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PS-354 Assisted Reproduction And Somatic Morbidity In Childhood – A Systematic Review
  1. LO Kettner1,
  2. TB Henriksen1,
  3. B Bay2,
  4. CH Ramlau-Hansen2,
  5. US Kesmodel3
  1. 1Perinatal Epidemiology Research Unit Department of Paediatrics, Aarhus University Hospital, Aarhus N, Denmark
  2. 2Department of Public Health Section for Epidemiology, Aarhus University, Aarhus, Denmark
  3. 3The Fertility Clinic, Aarhus University Hospital, Aarhus N, Denmark

Abstract

Background Worldwide, more than five million babies have been born as a result of assisted reproduction technology. Safety aspects are therefore crucial to consider.

Aim By review of the literature to assess if children conceived by assisted reproduction technology are at increased risk of somatic morbidity after the newborn period compared with spontaneously conceived children.

Methods Medline/Pubmed, Embase and The Cochrane Library were searched on May 20, 2013. Studies on assisted reproduction technology and post-neonatal somatic diseases were included in the systematic review. Furthermore, health care contacts, chronic illnesses, surgery, medication and mortality were considered. Cohort and case-control studies were included. To assess the risk of bias in the individual studies, quality of all studies were evaluated independently by two of the authors, using the Newcastle-Ottawa Scale. The PRISMA statement for systematic reviews was followed.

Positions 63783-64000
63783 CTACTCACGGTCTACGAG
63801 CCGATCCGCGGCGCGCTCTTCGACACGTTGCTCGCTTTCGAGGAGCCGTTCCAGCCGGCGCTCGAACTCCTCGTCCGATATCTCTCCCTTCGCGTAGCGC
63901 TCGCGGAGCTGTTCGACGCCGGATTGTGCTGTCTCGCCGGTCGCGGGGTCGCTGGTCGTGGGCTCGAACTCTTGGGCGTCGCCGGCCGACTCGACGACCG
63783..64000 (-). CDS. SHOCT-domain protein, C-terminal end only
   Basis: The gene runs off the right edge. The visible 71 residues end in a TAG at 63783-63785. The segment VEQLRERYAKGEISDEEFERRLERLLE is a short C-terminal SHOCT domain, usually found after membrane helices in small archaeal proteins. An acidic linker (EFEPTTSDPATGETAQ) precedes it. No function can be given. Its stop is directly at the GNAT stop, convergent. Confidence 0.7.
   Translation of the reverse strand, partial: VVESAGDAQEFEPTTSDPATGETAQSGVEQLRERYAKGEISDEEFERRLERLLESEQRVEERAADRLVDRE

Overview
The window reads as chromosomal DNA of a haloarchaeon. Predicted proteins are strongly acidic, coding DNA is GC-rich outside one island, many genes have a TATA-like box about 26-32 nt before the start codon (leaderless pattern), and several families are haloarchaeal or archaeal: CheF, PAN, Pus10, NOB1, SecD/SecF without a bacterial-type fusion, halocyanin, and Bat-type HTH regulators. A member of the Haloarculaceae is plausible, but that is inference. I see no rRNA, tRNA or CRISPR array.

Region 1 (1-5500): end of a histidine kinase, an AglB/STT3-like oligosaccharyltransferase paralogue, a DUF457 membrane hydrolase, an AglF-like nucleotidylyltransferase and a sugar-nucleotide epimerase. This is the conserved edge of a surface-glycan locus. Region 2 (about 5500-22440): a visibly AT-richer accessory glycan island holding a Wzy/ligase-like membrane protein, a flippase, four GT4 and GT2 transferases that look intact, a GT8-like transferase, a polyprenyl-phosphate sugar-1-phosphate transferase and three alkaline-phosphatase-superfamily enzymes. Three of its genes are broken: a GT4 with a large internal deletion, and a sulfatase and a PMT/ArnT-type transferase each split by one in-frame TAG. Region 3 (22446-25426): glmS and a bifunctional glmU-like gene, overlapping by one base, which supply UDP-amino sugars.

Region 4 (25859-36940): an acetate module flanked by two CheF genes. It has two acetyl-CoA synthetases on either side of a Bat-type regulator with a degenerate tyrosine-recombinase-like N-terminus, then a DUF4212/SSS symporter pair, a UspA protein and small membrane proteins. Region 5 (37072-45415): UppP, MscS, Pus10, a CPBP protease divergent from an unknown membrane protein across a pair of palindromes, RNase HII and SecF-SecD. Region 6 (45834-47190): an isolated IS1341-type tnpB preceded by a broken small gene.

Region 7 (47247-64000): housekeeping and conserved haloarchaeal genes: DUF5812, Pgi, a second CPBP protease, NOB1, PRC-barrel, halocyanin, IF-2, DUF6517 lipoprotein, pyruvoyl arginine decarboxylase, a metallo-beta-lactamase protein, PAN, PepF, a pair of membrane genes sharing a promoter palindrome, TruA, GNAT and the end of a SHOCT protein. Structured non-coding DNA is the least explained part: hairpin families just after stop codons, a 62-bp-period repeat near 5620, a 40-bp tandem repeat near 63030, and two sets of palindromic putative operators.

Results Thirty-eight studies, out of 819 identified studies, were included. Results indicate that children conceived by assisted reproduction technology are at increased risk of leukaemia and retinoblastoma, asthma and obstructive bronchitis, genitourinary diseases, and epilepsy or convulsions when compared with spontaneously conceived children. Furthermore, it appears that children conceived by assisted reproduction technology are hospitalised longer per admission, compared with spontaneously conceived children.

Conclusion Children conceived by assisted reproduction technology may be at increased risk of various somatic diseases in childhood compared with spontaneously conceived children.

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